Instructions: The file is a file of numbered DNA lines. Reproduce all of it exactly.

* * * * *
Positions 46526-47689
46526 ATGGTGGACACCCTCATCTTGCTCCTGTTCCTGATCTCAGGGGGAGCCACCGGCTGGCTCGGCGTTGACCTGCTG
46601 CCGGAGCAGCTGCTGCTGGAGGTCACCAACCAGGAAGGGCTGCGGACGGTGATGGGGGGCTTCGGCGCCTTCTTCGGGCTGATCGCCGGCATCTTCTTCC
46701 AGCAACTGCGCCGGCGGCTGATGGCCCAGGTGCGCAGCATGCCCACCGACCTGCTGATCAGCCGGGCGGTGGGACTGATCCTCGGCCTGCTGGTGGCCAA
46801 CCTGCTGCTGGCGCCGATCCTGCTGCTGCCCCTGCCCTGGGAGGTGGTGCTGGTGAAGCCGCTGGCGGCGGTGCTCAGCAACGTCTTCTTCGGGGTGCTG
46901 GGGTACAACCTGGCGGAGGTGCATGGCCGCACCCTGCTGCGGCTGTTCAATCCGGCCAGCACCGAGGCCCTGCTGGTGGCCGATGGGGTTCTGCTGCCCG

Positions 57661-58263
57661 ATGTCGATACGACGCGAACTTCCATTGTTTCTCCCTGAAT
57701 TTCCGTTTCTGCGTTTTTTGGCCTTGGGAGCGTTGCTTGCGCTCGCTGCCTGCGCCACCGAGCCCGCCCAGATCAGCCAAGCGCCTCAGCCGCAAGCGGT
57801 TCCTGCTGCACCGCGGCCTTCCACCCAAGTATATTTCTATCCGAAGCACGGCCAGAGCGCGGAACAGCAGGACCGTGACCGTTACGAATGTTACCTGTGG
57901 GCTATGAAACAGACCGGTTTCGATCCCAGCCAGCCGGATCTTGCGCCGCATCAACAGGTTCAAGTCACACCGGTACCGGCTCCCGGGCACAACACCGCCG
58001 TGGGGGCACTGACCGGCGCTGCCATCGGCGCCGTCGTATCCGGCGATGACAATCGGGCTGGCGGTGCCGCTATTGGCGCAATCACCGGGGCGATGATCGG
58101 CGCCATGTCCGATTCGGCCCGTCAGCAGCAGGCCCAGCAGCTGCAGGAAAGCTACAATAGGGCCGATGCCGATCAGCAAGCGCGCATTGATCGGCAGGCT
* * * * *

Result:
Positions 46526-47689
46526 ATGGTGGACACCCTCATCTTGCTCCTGTTCCTGATCTCAGGGGGAGCCACCGGCTGGCTCGGCGTTGACCTGCTG
46601 CCGGAGCAGCTGCTGCTGGAGGTCACCAACCAGGAAGGGCTGCGGACGGTGATGGGGGGCTTCGGCGCCTTCTTCGGGCTGATCGCCGGCATCTTCTTCC
46701 AGCAACTGCGCCGGCGGCTGATGGCCCAGGTGCGCAGCATGCCCACCGACCTGCTGATCAGCCGGGCGGTGGGACTGATCCTCGGCCTGCTGGTGGCCAA
46801 CCTGCTGCTGGCGCCGATCCTGCTGCTGCCCCTGCCCTGGGAGGTGGTGCTGGTGAAGCCGCTGGCGGCGGTGCTCAGCAACGTCTTCTTCGGGGTGCTG
46901 GGGTACAACCTGGCGGAGGTGCATGGCCGCACCCTGCTGCGGCTGTTCAATCCGGCCAGCACCGAGGCCCTGCTGGTGGCCGATGGGGTTCTGCTGCCCG

Positions 57661-58263
57661 ATGTCGATACGACGCGAACTTCCATTGTTTCTCCCTGAAT
57701 TTCCGTTTCTGCGTTTTTTGGCCTTGGGAGCGTTGCTTGCGCTCGCTGCCTGCGCCACCGAGCCCGCCCAGATCAGCCAAGCGCCTCAGCCGCAAGCGGT
57801 TCCTGCTGCACCGCGGCCTTCCACCCAAGTATATTTCTATCCGAAGCACGGCCAGAGCGCGGAACAGCAGGACCGTGACCGTTACGAATGTTACCTGTGG
57901 GCTATGAAACAGACCGGTTTCGATCCCAGCCAGCCGGATCTTGCGCCGCATCAACAGGTTCAAGTCACACCGGTACCGGCTCCCGGGCACAACACCGCCG
58001 TGGGGGCACTGACCGGCGCTGCCATCGGCGCCGTCGTATCCGGCGATGACAATCGGGCTGGCGGTGCCGCTATTGGCGCAATCACCGGGGCGATGATCGG
58101 CGCCATGTCCGATTCGGCCCGTCAGCAGCAGGCCCAGCAGCTGCAGGAAAGCTACAATAGGGCCGATGCCGATCAGCAAGCGCGCATTGATCGGCAGGCT